Britz
Britz

Has anyone done their research on this weapon. The DoD reported multiple malfunctions to Sig in 2017. The report sites 200 or more malfunctions with this weapon in 2016. Most malfunctions were corrected for the military version, but the faulty weapon was still sold to the public. The drop fire issue is the most well known issue simply because it was bright to light when a CT officer sued Sig when his fully holster weapon fell and shot him in the knee. That lawsuit is also what brought on the voluntary “upgrade.” The lawsuit was demanding a full on recall but Sig down played the issues and issued the “upgrade.”

“According to a study conducted in 2017 and released earlier this month, the Army’s new service pistol, a military variant of the Sig Sauer P320, has exhibited a number of persistent deficiencies and reliability issues through DoD testing, including but not limited to the drop test failures Sig has already announced voluntary recalls to correct.”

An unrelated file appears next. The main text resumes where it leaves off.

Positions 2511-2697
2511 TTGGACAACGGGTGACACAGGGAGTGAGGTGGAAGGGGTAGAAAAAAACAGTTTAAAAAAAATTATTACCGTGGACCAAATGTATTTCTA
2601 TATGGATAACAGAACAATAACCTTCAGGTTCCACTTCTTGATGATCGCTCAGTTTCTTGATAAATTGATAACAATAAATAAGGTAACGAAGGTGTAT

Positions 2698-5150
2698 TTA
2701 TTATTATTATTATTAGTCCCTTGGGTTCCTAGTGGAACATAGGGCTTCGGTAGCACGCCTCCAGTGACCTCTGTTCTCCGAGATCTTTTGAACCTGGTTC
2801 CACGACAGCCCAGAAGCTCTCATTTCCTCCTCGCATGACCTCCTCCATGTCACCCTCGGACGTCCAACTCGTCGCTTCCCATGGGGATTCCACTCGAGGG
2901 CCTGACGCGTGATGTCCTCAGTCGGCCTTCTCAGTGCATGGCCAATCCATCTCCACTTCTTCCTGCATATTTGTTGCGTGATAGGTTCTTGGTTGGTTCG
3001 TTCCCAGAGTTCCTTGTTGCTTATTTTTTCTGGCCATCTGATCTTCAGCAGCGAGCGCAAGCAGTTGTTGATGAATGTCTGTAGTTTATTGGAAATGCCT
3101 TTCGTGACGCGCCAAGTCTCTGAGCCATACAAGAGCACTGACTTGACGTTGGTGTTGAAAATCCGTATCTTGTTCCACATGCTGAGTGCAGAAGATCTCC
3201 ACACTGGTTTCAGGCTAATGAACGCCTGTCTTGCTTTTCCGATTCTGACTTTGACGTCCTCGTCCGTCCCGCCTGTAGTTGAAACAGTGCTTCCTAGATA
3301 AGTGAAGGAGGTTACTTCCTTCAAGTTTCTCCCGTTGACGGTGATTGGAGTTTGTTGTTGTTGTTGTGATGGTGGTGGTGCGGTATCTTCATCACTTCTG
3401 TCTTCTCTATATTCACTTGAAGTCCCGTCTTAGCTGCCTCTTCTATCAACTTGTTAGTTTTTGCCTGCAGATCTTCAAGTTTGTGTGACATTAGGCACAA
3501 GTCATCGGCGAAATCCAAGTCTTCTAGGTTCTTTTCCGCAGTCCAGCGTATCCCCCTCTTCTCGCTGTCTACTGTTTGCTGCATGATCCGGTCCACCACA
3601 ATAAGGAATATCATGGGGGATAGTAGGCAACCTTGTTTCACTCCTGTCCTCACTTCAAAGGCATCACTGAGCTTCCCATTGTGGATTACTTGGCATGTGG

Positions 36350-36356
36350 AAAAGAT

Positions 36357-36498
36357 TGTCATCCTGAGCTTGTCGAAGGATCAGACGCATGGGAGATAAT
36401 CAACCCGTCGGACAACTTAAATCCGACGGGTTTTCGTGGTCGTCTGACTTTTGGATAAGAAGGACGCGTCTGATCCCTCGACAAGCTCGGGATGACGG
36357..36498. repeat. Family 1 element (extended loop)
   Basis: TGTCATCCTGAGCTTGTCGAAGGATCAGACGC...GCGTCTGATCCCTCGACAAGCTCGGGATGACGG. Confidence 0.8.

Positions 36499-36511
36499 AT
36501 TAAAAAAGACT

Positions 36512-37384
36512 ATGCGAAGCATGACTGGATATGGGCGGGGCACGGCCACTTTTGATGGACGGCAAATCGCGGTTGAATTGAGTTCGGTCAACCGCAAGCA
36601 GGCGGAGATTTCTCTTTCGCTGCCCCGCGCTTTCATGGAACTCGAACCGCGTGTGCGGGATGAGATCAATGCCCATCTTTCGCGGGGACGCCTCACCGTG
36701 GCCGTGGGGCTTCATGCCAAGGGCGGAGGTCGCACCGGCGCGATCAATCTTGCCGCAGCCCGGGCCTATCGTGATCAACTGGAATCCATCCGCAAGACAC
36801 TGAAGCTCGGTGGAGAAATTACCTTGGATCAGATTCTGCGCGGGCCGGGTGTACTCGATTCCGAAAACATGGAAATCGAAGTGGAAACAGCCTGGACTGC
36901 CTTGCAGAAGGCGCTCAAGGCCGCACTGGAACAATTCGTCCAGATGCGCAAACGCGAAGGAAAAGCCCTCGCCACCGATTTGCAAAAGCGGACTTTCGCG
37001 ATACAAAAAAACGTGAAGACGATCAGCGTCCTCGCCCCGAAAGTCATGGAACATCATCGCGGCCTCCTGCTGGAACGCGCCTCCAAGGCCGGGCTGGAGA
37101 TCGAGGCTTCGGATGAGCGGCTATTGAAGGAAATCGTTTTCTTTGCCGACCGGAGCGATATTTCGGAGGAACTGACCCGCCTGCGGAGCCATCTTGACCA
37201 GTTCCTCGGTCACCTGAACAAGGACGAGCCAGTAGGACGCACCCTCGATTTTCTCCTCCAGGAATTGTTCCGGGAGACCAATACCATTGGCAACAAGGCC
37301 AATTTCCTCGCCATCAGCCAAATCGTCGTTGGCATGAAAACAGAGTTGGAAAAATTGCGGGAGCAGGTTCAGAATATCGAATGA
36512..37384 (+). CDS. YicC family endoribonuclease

Just like any other company, they would rather deal with a suit than recall thousands of weapon and take the chance of losing the nearly 600 million dollar contract with the military. 10 million is a drop in the bucket compared to the military contracts they’ve gained.

Britz
Britz

After doing a little research on the agency, this appears to be an agency issued weapon and the holster was the Sig holster issued with the p320.. paddle holster.

AZBIGDOG
AZBIGDOG

Sorry, but kalifa is a state that will not allow citizens to buy any firearm they don't like and have extensive lists of ones that are prohibited and ones you can buy. They require manufacturers to even perform safety tests over and beyond what they have done to begin with. I have heard some manufacturers have quit selling to dealers in kalifa due to having to redo every test plus with any modification of the original pistol. And to top it all off no one is allowed more that a 10 round magazine except LEOs. Seems a shame that as a citizen I would be less equal to a LEO when it comes to having to protect myself.